• Submitted on 08 May 2012

    Quarter by quarter, small businesses with fewer than 500 workers continued to outperform large firms in net job creation three out of four times from 1992 through 2010, when private-sector employment rose, according to data in the latest edition of The Small Business Economy.

    The newest edition is formatted to improve the accessibility of the data in an online series of tables on small business in the economy and small business financing. This rich collection of information about small business contributions to the economy and trends over time is offered this year, for the first time, in tabular form online in place of the paperback report.

  • Submitted on 25 April 2012

    Nominations are now being accepted for the Minority Business Development Agency's 2012 Minority Business of the Year Awards Program. The awards are designed to recognize exemplary minority businesses and their accomplishments and best practices.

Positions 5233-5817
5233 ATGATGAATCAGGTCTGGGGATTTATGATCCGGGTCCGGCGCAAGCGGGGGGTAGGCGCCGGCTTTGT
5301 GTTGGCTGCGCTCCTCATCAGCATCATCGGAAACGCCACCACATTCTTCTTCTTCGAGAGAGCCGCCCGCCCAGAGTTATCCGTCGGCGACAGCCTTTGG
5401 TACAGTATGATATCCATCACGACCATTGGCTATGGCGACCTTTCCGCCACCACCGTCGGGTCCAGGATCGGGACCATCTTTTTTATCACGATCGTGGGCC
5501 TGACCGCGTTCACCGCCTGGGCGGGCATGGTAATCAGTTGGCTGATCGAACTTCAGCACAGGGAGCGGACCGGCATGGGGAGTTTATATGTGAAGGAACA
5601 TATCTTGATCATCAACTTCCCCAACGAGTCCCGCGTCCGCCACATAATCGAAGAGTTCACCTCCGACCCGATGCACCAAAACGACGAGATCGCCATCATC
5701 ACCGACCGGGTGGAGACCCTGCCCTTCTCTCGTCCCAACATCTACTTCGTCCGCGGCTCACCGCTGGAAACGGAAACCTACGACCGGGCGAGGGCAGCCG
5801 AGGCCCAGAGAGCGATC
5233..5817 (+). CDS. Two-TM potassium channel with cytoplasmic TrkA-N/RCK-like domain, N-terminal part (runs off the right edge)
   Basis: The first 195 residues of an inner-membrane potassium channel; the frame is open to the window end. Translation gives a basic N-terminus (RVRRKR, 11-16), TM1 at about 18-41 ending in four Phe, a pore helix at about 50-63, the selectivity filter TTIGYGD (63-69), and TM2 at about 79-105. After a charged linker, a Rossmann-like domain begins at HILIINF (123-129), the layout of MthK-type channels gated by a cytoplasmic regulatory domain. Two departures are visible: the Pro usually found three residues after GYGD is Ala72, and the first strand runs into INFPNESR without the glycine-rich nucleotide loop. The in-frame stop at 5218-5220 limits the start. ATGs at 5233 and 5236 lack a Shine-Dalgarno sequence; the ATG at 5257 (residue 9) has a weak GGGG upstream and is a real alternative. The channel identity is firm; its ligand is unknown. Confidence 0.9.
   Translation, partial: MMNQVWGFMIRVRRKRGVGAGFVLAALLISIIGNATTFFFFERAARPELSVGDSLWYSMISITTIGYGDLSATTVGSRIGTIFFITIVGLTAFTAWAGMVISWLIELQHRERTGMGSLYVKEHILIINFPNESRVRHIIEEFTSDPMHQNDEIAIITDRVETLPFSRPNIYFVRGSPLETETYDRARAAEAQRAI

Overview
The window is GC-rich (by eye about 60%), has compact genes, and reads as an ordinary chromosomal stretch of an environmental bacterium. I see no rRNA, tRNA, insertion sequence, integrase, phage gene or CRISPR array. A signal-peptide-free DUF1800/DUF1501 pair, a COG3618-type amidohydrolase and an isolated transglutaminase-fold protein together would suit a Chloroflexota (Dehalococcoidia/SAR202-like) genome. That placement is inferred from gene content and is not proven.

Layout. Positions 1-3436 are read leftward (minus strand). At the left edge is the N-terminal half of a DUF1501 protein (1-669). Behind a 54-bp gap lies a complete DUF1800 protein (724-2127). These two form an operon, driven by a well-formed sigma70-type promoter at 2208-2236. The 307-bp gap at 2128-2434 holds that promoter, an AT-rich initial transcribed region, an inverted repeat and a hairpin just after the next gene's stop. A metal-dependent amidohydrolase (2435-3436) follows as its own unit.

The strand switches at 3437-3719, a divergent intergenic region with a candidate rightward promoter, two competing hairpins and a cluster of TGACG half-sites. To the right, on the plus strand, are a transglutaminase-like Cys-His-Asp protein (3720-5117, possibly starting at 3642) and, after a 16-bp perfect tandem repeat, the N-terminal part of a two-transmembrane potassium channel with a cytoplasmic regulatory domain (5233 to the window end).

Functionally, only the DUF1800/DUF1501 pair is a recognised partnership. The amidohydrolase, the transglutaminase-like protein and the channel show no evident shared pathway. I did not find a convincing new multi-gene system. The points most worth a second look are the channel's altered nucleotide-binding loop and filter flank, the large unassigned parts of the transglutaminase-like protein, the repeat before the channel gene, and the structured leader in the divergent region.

The deadline for submission of the 2012 National Minority Business of the Year Awards nominations has been extended to Monday, July 2, 2012.

    Download BrochureThe MBDA National Minority Business of the Year Awards Program is designed to celebrate and recognize the outstanding achievements of minority entrepreneurs, as well as individuals and organizations that have demonstrated leadership and commitment in advancing minority business enterprise.

    The diversity of the awardees, as it pertains to the constituency served by MBDA, is a key objective of the MED Week Awards Program.

    The awards are commemorative and will be given in the following categories:

    • Access to Capital Award

    • Minority Export Firm of the Year

    • Minority Manufacturer of the Year

    • Ronald H. Brown Leadership Award

    • Abe Venable Legacy Award for Lifetime Achievement

    The award winners will be announced in early August and the recipients will be presented with their award at the National Minority Enterprise Development (MED) Week conference scheduled for September 25-26, 2012 in Washington, DC. MBDA will contact winners by phone and may post their names, pictures and biographies on this website and MED Week Conference website.

  • Submitted on 16 April 2012

    Percent of All Exporter FirmsMinority Business More Likely to Export